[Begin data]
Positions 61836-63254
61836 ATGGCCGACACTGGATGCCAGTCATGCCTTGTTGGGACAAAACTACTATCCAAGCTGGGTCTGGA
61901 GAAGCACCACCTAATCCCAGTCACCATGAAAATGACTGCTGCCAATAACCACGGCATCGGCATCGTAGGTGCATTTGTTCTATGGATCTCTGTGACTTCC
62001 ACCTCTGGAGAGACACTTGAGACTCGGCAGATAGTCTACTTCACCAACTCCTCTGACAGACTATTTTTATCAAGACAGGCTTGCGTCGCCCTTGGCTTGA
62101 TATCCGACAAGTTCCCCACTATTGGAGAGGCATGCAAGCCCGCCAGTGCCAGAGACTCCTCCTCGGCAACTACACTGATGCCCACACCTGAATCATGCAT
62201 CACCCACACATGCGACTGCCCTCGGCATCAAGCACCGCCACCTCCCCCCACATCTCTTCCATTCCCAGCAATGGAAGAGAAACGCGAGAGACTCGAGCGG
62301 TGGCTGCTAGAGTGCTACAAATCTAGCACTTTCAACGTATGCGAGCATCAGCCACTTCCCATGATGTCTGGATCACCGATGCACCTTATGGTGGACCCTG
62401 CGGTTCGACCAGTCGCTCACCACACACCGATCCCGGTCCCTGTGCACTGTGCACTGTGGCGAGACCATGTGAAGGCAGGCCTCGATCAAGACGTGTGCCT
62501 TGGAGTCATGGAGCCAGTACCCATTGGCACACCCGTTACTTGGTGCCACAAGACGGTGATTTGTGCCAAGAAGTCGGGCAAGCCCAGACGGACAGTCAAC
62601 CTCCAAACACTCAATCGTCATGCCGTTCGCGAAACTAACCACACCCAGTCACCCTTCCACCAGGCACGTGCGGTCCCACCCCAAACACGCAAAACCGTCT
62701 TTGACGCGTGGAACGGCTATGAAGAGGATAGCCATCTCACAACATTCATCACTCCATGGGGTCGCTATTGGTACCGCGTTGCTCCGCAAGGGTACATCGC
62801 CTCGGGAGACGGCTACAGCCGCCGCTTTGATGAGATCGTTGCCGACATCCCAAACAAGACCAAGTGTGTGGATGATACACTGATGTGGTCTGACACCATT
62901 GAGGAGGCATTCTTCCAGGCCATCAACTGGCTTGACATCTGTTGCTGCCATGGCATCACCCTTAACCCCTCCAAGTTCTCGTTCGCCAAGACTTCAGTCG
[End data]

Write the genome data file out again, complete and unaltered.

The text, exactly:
Positions 61836-63254
61836 ATGGCCGACACTGGATGCCAGTCATGCCTTGTTGGGACAAAACTACTATCCAAGCTGGGTCTGGA
61901 GAAGCACCACCTAATCCCAGTCACCATGAAAATGACTGCTGCCAATAACCACGGCATCGGCATCGTAGGTGCATTTGTTCTATGGATCTCTGTGACTTCC
62001 ACCTCTGGAGAGACACTTGAGACTCGGCAGATAGTCTACTTCACCAACTCCTCTGACAGACTATTTTTATCAAGACAGGCTTGCGTCGCCCTTGGCTTGA
62101 TATCCGACAAGTTCCCCACTATTGGAGAGGCATGCAAGCCCGCCAGTGCCAGAGACTCCTCCTCGGCAACTACACTGATGCCCACACCTGAATCATGCAT
62201 CACCCACACATGCGACTGCCCTCGGCATCAAGCACCGCCACCTCCCCCCACATCTCTTCCATTCCCAGCAATGGAAGAGAAACGCGAGAGACTCGAGCGG
62301 TGGCTGCTAGAGTGCTACAAATCTAGCACTTTCAACGTATGCGAGCATCAGCCACTTCCCATGATGTCTGGATCACCGATGCACCTTATGGTGGACCCTG
62401 CGGTTCGACCAGTCGCTCACCACACACCGATCCCGGTCCCTGTGCACTGTGCACTGTGGCGAGACCATGTGAAGGCAGGCCTCGATCAAGACGTGTGCCT
62501 TGGAGTCATGGAGCCAGTACCCATTGGCACACCCGTTACTTGGTGCCACAAGACGGTGATTTGTGCCAAGAAGTCGGGCAAGCCCAGACGGACAGTCAAC
62601 CTCCAAACACTCAATCGTCATGCCGTTCGCGAAACTAACCACACCCAGTCACCCTTCCACCAGGCACGTGCGGTCCCACCCCAAACACGCAAAACCGTCT
62701 TTGACGCGTGGAACGGCTATGAAGAGGATAGCCATCTCACAACATTCATCACTCCATGGGGTCGCTATTGGTACCGCGTTGCTCCGCAAGGGTACATCGC
62801 CTCGGGAGACGGCTACAGCCGCCGCTTTGATGAGATCGTTGCCGACATCCCAAACAAGACCAAGTGTGTGGATGATACACTGATGTGGTCTGACACCATT
62901 GAGGAGGCATTCTTCCAGGCCATCAACTGGCTTGACATCTGTTGCTGCCATGGCATCACCCTTAACCCCTCCAAGTTCTCGTTCGCCAAGACTTCAGTCG